For God Alone . . .

Jonah 3:1-5, 10 | Psalm 62:6-14 | 1 Corinthians 7:29-31 | Mark 1:14-20

I don’t normally talk about specific theologies, but there’s one out there called “prosperity theology” or “prosperity gospel.” What do you think of when you hear the word prosperity? Success? Wealth? Favor? You’re doing good, right? The main premise, as I understand it, is that if you’re doing good, living right, giving generously (especially to your church), then God will bless you with an abundance of health and wealth. It’s like the really good Good News. Actually, someone sent me an email linking to an article that said one of these prosperity gospel pastors was calling for her congregation to give the equivalent of one month’s salary to the church. I don’t know if this was to tithe or if it was a bonus gift requirement, but the joke was that this could help us shore up the budget at All Saints’. But that’s not what we do or how we do it. Because what happens when you’re doing everything right, and suddenly the wheels fall of? What happens when bad things happen to good people? Does that mean God has rejected you or punished you? When everything’s going right, it’s easy to celebrate abundance. It’s easy to celebrate Nineveh’s repentance and God changing God’s mind. Our Psalm is like a cheerful lullaby, for of course we wait for God alone our hope and strength. And of course the disciples are just going to pick up and follow the charismatic Jesus along his way. All is good! The kingdom of God is theirs. Honestly, this view of doing good and being good and getting abundance and blessing in return sounds conditional and very me-centered. What am I getting out of my living a seemingly godly life?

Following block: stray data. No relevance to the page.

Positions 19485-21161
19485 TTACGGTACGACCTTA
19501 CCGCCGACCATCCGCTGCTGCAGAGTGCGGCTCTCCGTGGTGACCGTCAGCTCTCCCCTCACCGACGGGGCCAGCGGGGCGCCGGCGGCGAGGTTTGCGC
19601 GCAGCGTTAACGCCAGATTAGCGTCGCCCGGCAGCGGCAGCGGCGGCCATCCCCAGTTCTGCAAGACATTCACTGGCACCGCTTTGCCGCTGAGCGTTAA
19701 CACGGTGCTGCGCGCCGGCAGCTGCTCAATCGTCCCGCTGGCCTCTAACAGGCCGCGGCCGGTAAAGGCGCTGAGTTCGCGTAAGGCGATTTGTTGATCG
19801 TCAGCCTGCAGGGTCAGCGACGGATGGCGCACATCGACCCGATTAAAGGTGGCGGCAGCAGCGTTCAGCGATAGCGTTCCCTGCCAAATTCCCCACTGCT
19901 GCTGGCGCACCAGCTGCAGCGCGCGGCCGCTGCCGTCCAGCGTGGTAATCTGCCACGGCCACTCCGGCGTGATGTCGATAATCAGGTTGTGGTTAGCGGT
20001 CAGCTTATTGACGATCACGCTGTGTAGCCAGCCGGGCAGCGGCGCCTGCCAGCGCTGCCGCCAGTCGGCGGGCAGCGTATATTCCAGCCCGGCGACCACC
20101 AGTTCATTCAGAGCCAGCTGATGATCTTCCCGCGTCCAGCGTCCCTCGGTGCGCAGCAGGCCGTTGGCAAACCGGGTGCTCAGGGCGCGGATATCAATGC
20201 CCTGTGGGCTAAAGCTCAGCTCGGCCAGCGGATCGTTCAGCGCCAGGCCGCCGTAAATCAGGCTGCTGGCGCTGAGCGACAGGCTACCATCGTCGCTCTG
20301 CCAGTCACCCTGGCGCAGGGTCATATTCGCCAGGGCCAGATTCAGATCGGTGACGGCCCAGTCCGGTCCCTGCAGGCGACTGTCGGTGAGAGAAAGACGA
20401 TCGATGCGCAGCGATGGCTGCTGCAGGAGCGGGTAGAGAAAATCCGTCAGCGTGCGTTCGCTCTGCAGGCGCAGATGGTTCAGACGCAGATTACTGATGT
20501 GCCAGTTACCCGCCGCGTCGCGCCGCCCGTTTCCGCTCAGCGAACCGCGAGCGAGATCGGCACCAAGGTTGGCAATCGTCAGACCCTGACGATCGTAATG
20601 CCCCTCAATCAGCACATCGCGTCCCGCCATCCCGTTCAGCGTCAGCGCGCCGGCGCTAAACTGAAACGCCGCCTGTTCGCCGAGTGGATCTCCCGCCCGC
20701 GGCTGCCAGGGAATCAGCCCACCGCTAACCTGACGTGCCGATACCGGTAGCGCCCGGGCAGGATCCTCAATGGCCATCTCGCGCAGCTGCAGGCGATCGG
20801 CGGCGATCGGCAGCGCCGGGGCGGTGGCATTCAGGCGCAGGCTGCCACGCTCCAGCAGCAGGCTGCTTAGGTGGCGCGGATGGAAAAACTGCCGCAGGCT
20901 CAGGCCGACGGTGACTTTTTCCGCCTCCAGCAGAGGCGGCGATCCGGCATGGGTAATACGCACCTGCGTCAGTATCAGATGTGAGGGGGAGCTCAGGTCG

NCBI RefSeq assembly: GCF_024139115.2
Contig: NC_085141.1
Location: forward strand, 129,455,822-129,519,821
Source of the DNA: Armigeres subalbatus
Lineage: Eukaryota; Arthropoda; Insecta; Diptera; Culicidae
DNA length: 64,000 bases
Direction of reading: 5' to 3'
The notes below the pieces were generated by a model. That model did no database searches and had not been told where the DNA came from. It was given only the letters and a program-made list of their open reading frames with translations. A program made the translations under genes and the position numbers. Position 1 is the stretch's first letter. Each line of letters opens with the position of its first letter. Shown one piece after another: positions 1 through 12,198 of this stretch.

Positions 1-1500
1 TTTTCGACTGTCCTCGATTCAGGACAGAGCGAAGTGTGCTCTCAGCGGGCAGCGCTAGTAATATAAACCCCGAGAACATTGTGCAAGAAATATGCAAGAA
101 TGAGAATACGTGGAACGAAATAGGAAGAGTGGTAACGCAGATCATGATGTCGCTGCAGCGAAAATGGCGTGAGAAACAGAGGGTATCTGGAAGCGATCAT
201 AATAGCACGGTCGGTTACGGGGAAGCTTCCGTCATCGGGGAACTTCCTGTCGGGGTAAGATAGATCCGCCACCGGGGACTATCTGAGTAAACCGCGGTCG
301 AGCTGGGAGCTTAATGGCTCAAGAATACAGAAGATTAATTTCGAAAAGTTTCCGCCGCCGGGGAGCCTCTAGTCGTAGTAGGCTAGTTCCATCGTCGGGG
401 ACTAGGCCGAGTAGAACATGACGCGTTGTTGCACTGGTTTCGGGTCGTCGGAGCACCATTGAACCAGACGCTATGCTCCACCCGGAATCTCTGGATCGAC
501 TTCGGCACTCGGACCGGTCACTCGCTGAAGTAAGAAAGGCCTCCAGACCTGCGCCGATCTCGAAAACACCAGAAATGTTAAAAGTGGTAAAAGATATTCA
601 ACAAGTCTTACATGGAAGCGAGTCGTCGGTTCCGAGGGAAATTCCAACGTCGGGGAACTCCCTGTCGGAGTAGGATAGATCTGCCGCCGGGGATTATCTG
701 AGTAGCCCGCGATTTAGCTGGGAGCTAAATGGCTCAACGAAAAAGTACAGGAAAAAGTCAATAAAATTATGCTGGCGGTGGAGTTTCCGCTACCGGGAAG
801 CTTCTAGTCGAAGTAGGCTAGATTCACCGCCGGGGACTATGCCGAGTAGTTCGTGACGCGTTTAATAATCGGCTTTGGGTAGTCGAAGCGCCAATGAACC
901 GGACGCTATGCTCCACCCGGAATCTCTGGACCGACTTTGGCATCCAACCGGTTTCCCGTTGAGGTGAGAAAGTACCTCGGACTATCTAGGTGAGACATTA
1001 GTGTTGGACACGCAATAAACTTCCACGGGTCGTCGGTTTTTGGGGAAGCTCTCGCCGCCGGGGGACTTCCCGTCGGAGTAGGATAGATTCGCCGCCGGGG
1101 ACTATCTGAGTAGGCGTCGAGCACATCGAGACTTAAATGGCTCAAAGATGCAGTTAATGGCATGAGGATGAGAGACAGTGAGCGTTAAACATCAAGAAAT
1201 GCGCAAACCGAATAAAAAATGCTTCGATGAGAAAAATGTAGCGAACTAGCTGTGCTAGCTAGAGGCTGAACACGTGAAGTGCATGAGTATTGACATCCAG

Anymore, when things seem a little too good to be true or a little too shiny, perfect, or easy, I wonder where the mess is. Because real life is messy and complicated. Real life has uncompromising people and shutdowns, poverty and illness, affluence and addiction. Real life has bad things happen to good people without our understanding why, and if our whole view of God is that we get the good when we are good, then to get reality means that we’re bad. That’s not our theology. That’s not our understanding of God because that’s not what’s been revealed to us in our Scripture nor in the life of Jesus Christ.

Did you hear the reading from Jonah? Was this account from his first call from God? No. It’s the second time…because the first time he got a call from God, he thought it would be a good idea to run the other way; only that plan led him to the belly of a big fish. He ended up in Nineveh anyway. This, the second time, he decided to go ahead and do what God told him to. I imagine him walking across a big city like Little Rock, a three days’ walk across, proclaiming the city’s doom. But the people actually listen and repent, and then what’s God do but see their repentance and change God’s mind! That’s great for the people and God, but where does that leave Jonah? What kind of prophet is he if what he says doesn’t come true? What kind of credibility does he have? Jonah goes into a pretty deep pity party, feeling sorry for himself, and he more accurately reflects the Psalms that describe the doubt and despair than hope and praise.